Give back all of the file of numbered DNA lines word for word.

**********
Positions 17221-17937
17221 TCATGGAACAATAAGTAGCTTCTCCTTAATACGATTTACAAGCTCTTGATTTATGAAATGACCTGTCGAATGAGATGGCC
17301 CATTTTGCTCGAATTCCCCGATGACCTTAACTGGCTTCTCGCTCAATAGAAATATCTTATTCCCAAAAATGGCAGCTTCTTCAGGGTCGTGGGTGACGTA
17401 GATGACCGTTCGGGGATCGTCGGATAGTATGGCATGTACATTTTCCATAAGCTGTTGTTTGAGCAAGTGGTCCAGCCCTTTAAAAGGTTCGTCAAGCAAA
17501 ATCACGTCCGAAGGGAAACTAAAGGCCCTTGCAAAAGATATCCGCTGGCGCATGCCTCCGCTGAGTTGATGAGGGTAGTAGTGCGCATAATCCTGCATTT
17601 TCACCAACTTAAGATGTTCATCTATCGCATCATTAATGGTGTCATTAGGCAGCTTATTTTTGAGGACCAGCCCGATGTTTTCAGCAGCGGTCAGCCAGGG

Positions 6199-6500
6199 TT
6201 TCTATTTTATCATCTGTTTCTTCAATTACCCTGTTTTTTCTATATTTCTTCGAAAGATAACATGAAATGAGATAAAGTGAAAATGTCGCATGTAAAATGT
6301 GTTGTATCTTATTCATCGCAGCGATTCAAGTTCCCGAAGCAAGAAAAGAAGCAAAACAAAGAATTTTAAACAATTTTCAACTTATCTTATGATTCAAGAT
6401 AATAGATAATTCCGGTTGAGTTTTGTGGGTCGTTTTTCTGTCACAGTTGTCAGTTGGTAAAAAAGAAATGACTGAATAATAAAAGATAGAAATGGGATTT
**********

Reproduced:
Positions 17221-17937
17221 TCATGGAACAATAAGTAGCTTCTCCTTAATACGATTTACAAGCTCTTGATTTATGAAATGACCTGTCGAATGAGATGGCC
17301 CATTTTGCTCGAATTCCCCGATGACCTTAACTGGCTTCTCGCTCAATAGAAATATCTTATTCCCAAAAATGGCAGCTTCTTCAGGGTCGTGGGTGACGTA
17401 GATGACCGTTCGGGGATCGTCGGATAGTATGGCATGTACATTTTCCATAAGCTGTTGTTTGAGCAAGTGGTCCAGCCCTTTAAAAGGTTCGTCAAGCAAA
17501 ATCACGTCCGAAGGGAAACTAAAGGCCCTTGCAAAAGATATCCGCTGGCGCATGCCTCCGCTGAGTTGATGAGGGTAGTAGTGCGCATAATCCTGCATTT
17601 TCACCAACTTAAGATGTTCATCTATCGCATCATTAATGGTGTCATTAGGCAGCTTATTTTTGAGGACCAGCCCGATGTTTTCAGCAGCGGTCAGCCAGGG

Positions 6199-6500
6199 TT
6201 TCTATTTTATCATCTGTTTCTTCAATTACCCTGTTTTTTCTATATTTCTTCGAAAGATAACATGAAATGAGATAAAGTGAAAATGTCGCATGTAAAATGT
6301 GTTGTATCTTATTCATCGCAGCGATTCAAGTTCCCGAAGCAAGAAAAGAAGCAAAACAAAGAATTTTAAACAATTTTCAACTTATCTTATGATTCAAGAT
6401 AATAGATAATTCCGGTTGAGTTTTGTGGGTCGTTTTTCTGTCACAGTTGTCAGTTGGTAAAAAAGAAATGACTGAATAATAAAAGATAGAAATGGGATTT